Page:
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Bankruptcy, Divorce and Credit Card Debt — His, Mine & Ours

Bankruptcy and divorce often go hand in hand because making the transition from a single household to two separate ones is an expensive one. When a couple amasses credit card debt over the course of the marriage, it becomes the responsibility of both parties to pay it off. Unfortunately, when all of the bills have piled up to a point where it's time to consider bankruptcy, it can throw a huge problem into the already complex morass that is the divorce process. According to creditcards.com, divorce attorneys, financial planners and credit counselors all recommend that you do not leave your marriage with any joint debt. While the idea of having all of your joint credit card debt paid off before the divorce is a great one, it's not always practical. Let's take a look at some of the issues related to how to deal with credit card debt in relationship to bankruptcy and divorce.

Bankruptcy before divorce

A significant part of the divorce process includes the division of assets and debts. If you file for bankruptcy jointly before the divorce, it will greatly simplify the division of assets. Bankruptcy does not, however, protect you from your obligation to pay alimony or child support. These are domestic support obligations, which the federal Bankruptcy Act has declared non-dischargeable.

Chapter 7 Bankruptcy

This kind of bankruptcy liquidates property to pay off debt, and the remainder of the debt (with certain exceptions) can be discharged (eliminated). It will remain on the debtor’s record for ten years, but when they emerge from bankruptcy they will have a clean financial slate.

Chapter 13 Bankruptcy

This is more of a restructuring process where there are rules about how much income and debt you have in order to qualify. In this form of bankruptcy, the debtor can get lower payments and more time to pay without the requirement to liquidate property. A Ch. 13 will remain on the debtor’s credit report for seven years.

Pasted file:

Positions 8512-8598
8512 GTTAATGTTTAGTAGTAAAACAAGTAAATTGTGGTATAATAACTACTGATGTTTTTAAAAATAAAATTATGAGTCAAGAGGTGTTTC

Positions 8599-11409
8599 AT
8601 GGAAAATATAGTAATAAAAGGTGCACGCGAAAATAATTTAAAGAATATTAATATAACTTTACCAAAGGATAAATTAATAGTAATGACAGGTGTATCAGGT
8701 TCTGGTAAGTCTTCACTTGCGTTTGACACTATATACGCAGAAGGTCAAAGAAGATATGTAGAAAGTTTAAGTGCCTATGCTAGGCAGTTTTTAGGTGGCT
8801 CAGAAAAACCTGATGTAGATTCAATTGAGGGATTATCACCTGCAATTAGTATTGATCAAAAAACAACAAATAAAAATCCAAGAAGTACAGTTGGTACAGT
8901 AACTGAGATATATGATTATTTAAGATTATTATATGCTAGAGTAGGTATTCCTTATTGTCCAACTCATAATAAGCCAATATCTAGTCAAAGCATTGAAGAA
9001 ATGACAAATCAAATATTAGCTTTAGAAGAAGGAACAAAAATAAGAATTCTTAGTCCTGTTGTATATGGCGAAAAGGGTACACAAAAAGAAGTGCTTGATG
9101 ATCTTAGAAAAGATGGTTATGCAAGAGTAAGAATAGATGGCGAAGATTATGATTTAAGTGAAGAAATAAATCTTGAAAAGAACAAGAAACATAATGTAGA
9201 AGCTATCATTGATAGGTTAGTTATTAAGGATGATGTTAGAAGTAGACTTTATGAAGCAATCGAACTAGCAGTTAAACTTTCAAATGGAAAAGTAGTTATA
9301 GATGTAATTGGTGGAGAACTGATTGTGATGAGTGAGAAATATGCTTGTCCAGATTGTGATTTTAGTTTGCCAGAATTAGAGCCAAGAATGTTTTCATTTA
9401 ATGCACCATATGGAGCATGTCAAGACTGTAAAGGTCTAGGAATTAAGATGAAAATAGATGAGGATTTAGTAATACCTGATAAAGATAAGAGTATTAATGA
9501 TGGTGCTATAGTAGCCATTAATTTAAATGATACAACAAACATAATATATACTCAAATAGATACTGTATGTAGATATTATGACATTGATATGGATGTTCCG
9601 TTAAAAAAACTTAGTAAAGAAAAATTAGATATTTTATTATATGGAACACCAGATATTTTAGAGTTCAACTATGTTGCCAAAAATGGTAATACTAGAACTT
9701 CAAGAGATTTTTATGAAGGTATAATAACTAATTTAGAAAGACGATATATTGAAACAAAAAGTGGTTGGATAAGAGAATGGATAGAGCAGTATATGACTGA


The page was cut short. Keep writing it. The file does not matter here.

What happens to joint credit card debt when only one spouse files for bankruptcy?

The credit card companies don’t care if you are married or divorced. If you and your spouse incurred debt on a joint credit card and only one of you files bankruptcy and receives a discharge, the credit card company will still go after the spouse who did not file bankruptcy to pay the debt.

What can I do if my ex doesn’t pay their credit card debts?

If your former spouse does not pay their credit card debts, you will be responsible for paying the obligation. If you choose, you can sue your ex later to recoup that money.

There are many variables that will factor into the decision to file before or after divorce. Speaking with an experienced bankruptcy attorney will help you get a clear understanding of your options and what the best course of action should be. Bear in mind that a bankruptcy attorney can represent you as a couple; however, depending on the circumstances surrounding the bankruptcy, each party might want to retain separate counsel. Each party will then have to get another attorney for the divorce.

Whether you decide to file bankruptcy as a couple before divorce or as individuals after divorce, it is a serious decision with long-term consequences. A capable bankruptcy attorney can help you make an informed decision about the best course of action for both of you. Contact DebtStoppers today to schedule a free initial consultation to review your options.

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